Andrea Constand—the woman whose alleged sexual assault landed disgraced comedy icon Bill Cosby in prison for more than two years of what was supposed to be a three to 10-year sentence—is not done speaking out against her accused attacker. She had spoken for the first time since his release from prison due to a previous deal that should have prevented his criminal prosecution.
ET reports that Constand appeared on NBC News for an interview that aired Tuesday (Sept. 7), during which, she called the American justice system “flawed” and said she was “really shocked” and “disappointed” to learn of Cosby’s release and the legal decision that ensures “any future prosecution on these particular charges must be barred,” according to the Pennsylvania Supreme Court’s ruling to overturn his conviction.
“How can a district attorney enforce a decision on a backroom handshake? How can he give any credibility to that?” Constand asked before calling Cosby “a sexually violent predator who basically was let out of jail.”
Despite her disgust and disappointment at the court’s decision, Constand said she doesn’t feel any less vindicated knowing she had been heard, finally, and that her story was believed in a world where misogyny and indifference often leave sexual assault victims with no recourse for finding some semblance of justice.
“Bill Cosby walks free, but it doesn’t change the fact that my testimony was believed,” she said. “I had a story to tell, but also, it was what was going to bring me true healing.”
In response to Cosby’s claims upon release that he was “imprisoned wrongfully,” Constand said it “didn’t surprise me, given the level of the arrogance and having no remorse” during the time he was incarcerated.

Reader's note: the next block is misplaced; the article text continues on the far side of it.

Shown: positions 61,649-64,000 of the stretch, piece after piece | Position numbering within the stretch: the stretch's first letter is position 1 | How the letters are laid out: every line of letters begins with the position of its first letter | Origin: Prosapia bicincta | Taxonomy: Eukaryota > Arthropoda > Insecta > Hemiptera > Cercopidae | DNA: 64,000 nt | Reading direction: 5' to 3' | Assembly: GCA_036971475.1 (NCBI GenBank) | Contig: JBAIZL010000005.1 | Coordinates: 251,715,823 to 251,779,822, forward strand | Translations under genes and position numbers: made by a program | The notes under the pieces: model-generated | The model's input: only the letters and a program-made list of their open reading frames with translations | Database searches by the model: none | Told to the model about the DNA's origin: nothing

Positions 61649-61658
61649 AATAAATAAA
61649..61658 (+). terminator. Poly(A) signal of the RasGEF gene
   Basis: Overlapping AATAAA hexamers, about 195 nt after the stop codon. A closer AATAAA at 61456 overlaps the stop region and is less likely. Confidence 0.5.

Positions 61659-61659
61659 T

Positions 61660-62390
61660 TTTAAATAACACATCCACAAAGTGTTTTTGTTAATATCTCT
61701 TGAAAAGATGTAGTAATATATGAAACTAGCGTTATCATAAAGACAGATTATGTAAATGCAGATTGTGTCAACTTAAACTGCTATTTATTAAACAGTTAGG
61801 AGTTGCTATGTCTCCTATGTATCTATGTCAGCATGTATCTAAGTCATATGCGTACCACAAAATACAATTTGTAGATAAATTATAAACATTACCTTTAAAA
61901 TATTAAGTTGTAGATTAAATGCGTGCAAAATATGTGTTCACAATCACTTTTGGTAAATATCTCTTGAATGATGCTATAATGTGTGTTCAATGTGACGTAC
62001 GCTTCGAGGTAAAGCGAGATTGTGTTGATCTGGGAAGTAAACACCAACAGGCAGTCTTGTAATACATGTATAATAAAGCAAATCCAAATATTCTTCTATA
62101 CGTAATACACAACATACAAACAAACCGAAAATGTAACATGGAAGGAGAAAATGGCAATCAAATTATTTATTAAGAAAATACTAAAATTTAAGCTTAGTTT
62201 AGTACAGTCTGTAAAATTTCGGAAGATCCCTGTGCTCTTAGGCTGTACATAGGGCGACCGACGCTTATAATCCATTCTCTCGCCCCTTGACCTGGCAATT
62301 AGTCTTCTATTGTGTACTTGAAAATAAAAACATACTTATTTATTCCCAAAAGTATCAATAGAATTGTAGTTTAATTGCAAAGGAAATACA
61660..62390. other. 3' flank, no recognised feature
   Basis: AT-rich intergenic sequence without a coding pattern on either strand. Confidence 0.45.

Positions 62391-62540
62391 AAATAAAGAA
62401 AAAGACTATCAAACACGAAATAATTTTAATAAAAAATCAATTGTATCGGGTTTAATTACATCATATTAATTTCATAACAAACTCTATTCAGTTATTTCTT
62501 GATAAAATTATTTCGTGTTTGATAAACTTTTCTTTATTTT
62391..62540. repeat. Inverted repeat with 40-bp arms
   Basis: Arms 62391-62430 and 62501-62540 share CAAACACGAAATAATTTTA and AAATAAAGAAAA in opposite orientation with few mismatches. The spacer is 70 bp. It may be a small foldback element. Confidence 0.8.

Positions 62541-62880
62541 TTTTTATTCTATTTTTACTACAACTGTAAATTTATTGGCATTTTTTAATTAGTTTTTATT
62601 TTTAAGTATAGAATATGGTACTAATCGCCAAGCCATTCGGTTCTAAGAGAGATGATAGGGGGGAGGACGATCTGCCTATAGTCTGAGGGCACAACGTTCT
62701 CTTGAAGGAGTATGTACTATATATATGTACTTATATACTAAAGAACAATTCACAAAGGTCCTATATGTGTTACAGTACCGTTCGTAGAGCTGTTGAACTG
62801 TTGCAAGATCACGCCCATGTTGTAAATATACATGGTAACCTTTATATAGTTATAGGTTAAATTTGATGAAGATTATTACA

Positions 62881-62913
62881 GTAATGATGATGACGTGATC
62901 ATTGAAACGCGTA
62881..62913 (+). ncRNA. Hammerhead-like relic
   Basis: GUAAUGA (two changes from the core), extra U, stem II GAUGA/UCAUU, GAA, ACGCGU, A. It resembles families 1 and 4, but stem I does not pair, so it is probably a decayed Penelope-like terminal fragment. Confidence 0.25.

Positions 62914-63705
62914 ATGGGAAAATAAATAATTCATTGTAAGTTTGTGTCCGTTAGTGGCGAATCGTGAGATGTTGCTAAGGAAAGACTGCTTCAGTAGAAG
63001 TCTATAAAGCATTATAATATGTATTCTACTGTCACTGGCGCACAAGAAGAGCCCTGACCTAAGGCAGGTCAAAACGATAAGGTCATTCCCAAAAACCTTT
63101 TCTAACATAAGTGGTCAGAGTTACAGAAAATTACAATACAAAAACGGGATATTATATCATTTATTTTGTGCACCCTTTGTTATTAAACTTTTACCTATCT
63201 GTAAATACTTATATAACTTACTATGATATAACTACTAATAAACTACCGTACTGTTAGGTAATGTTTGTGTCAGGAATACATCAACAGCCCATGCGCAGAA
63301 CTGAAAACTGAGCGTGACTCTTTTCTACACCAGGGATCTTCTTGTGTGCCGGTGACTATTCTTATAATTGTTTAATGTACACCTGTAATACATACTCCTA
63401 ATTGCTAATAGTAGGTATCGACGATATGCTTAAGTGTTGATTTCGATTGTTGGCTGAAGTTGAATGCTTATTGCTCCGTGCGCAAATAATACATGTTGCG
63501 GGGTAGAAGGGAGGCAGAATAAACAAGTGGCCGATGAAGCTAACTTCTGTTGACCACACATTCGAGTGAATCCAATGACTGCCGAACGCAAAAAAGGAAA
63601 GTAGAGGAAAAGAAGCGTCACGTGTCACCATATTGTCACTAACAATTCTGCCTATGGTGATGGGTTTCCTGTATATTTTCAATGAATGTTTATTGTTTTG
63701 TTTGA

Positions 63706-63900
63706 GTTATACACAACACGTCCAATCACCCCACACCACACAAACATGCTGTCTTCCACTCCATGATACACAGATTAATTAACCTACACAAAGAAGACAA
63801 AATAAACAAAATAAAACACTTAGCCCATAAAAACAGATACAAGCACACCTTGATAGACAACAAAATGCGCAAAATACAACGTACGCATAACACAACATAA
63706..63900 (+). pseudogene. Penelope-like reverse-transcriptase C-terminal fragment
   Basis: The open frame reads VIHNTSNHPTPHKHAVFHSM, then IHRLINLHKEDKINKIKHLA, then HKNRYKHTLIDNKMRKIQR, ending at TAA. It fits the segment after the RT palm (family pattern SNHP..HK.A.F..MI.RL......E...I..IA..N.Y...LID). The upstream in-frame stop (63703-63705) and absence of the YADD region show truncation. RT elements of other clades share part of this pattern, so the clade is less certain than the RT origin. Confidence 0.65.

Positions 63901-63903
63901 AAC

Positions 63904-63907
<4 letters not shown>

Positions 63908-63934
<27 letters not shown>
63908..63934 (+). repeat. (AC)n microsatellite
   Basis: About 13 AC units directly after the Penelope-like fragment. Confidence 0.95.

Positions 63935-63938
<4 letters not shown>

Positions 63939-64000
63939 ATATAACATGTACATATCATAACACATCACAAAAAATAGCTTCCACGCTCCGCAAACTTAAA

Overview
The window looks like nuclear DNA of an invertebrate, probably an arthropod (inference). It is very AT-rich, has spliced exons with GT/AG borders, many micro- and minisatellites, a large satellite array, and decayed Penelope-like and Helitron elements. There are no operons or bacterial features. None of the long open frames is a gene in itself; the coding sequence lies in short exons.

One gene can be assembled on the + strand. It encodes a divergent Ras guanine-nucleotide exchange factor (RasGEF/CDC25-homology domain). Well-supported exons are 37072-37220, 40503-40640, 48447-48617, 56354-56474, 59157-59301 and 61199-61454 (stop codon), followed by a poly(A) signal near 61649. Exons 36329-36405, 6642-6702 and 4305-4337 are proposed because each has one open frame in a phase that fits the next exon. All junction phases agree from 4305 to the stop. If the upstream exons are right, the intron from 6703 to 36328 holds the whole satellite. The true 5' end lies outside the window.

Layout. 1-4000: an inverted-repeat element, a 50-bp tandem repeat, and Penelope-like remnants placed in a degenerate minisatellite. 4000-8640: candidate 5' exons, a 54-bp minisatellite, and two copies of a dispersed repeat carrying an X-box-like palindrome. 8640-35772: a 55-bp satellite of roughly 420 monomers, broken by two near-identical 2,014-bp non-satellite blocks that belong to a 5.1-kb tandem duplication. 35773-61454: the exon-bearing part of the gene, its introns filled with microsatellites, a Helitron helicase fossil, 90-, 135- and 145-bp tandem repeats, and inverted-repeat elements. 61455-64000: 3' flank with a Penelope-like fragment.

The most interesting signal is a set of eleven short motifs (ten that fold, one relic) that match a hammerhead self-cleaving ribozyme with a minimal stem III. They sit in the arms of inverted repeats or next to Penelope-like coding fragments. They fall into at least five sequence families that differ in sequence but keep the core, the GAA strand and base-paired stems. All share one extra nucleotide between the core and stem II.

Finally, Constand spoke on something sexual assault victims often have to ponder, unfortunately, after coming forward and braving the skepticism, invasive scrutiny and outright condemnation survivors endure all too often after reporting what happened to them (which is why it’s ridiculous that “Why did they take so long to speak up?” is still even a thing).
“I’ve come way too far to go back to that place to wonder whether it was all worth it or to have regrets,” Constand said. “It was worth it. But it was worth it because I didn’t feel alone. I had a whole community, a whole army, of women and other survivors, families, friends that were right there with me.”
She also had a message for all current and future survivors:
“As I sit here today, I want to send a message to not let this deter you from coming forward, from getting the peace and the healing and the closure that you need. I will fight. I will be a voice for the change that is needed. Whatever country, state, wherever I’m needed, I will be in service there to fight.”
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